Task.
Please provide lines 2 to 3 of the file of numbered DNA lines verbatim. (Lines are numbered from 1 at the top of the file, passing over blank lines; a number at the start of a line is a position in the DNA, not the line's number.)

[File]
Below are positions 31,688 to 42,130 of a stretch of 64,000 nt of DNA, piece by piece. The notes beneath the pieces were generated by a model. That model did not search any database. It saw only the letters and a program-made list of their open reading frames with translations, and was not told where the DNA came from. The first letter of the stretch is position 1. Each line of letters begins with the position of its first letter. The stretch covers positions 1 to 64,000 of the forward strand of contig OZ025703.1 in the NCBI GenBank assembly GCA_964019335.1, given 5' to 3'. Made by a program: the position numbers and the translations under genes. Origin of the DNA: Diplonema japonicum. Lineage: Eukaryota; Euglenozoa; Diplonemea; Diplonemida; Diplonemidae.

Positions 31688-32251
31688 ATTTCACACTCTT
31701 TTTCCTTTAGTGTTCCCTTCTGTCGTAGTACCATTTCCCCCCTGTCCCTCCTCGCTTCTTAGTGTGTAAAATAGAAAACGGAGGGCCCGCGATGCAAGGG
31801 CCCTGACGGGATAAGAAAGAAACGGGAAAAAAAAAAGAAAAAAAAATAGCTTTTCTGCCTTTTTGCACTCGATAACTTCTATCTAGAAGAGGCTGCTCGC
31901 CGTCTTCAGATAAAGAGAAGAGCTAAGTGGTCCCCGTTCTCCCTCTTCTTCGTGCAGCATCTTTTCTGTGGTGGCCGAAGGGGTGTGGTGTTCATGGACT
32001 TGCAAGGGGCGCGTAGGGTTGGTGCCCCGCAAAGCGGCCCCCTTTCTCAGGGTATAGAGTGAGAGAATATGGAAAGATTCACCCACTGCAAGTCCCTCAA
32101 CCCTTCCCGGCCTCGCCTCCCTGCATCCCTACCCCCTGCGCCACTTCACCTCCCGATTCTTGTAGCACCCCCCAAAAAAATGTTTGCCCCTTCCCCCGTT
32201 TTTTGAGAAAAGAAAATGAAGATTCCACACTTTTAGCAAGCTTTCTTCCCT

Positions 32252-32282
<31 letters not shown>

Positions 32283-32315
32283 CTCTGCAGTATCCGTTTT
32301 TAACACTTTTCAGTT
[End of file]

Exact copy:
Positions 31688-32251
31688 ATTTCACACTCTT